Disintegration of Nuclei By Neutrons

The neutron was discovered in 1932. It was already know that atoms could be split into smaller, lighter atoms, using deuterium (heavy hydrogen) nuclei and %alpha particles (helium nuclei). Both these particles are positively charged so can be accelerated by electric fields to the high speeds needed to disintegrated atomic nuclei. They are however, positively charged, so are repelled by the positively charged nuclei they must approach in order to disintegrate. Very few of these particles were able to approach the target nuclei sufficiently close.

Now the neutron gave physicists a very important method of splitting the atom. The neutron, being electrically neutral, did not feel the force of repulsion as it approached the nucleus. As investigation proceeded throughout the 1930's, it was found that the majority of nuclei could be disintegrated by bombardment with neutrons and a range of disintegration products were obtained. Subsequrent decays are also possible if any of the products of the disintegration are unstable. A good example is the bombardment of lithium.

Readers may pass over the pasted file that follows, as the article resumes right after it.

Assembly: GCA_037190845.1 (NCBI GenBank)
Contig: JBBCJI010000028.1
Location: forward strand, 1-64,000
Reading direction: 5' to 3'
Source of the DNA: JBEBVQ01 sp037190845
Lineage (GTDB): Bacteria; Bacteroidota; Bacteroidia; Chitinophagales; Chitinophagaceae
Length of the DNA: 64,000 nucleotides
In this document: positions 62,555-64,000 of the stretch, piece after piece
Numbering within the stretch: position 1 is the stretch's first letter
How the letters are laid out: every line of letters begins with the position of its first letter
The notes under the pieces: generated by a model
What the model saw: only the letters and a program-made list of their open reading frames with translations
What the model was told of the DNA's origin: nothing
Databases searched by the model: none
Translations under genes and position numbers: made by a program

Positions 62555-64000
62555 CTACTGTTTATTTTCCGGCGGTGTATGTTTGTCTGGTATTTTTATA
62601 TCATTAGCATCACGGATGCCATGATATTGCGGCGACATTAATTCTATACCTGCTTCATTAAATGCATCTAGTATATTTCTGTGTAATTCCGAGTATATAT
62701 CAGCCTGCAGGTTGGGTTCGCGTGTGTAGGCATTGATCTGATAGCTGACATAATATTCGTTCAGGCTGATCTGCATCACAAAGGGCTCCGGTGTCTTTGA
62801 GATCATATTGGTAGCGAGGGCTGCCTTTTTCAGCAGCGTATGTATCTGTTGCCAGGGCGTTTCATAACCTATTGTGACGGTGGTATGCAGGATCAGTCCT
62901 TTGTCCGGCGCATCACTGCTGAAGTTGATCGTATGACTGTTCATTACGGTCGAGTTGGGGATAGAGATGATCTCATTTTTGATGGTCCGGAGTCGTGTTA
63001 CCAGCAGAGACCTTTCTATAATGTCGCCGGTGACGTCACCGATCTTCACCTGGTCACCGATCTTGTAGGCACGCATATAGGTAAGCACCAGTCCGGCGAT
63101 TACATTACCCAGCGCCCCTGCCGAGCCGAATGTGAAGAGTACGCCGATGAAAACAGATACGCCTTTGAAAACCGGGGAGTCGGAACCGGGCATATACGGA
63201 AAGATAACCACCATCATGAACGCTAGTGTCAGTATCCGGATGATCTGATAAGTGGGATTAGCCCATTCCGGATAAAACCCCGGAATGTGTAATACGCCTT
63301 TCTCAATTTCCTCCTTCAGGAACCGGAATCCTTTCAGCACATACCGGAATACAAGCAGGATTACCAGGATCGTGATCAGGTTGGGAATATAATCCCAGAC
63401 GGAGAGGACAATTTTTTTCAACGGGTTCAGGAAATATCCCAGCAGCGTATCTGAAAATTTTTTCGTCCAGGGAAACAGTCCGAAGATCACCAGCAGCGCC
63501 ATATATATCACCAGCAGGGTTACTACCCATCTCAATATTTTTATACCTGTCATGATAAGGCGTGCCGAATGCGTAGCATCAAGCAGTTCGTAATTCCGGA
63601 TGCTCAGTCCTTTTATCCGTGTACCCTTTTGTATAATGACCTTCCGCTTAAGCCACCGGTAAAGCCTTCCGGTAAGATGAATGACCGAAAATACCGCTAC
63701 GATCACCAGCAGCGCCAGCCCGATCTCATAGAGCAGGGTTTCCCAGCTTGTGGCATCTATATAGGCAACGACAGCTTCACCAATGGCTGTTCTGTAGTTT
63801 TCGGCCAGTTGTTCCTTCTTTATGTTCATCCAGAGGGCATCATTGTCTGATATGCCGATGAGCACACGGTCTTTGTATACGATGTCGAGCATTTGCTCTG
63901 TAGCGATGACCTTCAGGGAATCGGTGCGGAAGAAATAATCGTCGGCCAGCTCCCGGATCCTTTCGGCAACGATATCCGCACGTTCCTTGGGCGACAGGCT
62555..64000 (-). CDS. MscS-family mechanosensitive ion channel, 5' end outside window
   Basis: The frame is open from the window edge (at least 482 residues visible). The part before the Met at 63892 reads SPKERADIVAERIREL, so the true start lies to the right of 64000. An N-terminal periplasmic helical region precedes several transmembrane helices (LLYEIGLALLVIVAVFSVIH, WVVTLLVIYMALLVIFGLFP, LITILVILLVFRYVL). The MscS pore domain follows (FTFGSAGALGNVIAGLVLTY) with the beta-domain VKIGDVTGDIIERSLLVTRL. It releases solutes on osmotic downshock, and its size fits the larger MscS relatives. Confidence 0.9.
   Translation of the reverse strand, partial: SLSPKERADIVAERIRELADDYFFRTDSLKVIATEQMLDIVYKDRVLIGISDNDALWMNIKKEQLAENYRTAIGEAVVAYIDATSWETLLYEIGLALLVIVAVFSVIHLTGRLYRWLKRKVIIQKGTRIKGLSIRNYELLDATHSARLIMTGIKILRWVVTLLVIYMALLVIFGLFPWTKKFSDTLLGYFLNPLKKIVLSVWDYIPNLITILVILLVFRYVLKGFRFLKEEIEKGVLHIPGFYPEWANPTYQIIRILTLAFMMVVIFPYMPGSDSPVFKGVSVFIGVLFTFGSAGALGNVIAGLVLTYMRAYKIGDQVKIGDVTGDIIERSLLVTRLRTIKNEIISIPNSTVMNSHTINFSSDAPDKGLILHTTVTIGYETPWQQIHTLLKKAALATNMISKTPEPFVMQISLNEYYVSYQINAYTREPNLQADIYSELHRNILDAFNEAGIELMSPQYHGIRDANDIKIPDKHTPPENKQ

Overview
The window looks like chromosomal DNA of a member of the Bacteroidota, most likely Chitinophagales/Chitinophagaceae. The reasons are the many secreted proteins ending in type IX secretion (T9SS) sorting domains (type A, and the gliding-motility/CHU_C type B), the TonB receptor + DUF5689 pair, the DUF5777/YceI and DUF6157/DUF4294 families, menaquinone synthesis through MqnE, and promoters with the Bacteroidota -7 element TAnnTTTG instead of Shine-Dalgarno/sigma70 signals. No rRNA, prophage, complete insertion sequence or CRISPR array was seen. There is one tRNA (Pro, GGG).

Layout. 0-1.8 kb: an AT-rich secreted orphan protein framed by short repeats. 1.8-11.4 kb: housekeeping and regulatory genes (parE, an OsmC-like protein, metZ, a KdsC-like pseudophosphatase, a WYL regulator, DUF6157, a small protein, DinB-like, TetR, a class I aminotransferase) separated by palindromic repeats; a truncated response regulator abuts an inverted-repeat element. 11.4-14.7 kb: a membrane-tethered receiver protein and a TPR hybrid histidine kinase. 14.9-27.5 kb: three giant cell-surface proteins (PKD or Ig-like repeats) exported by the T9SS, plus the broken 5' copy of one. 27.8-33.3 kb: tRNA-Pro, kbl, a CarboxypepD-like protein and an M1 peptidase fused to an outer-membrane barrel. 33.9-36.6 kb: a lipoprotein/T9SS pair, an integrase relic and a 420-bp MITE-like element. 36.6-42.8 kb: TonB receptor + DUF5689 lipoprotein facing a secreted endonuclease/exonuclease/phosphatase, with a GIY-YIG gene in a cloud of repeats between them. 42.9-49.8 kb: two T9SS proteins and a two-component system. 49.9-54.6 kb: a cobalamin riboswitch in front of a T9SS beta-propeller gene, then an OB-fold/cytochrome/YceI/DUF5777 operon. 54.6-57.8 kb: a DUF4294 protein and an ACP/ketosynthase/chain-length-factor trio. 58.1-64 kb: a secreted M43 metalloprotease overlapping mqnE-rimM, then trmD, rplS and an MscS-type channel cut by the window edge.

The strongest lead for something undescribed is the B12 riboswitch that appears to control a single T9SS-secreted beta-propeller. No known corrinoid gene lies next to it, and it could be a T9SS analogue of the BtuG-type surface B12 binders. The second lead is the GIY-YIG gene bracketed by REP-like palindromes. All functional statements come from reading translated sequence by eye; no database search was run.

The decay of the tritium nucleusis given by

Sometimes the end product is the same as the original bombarded nuclei, as when magnesium is bombarded. On capturing a neutron anucleus becomesnucleus with the ejection of a proton. The sodium (Na) nucleus is radioactive with a half life of about 15 hours. It decays back into magnesium with the ejection of a- particle. The reactions are shown below.

The sodium 24 is useful in studies of blood circulation.

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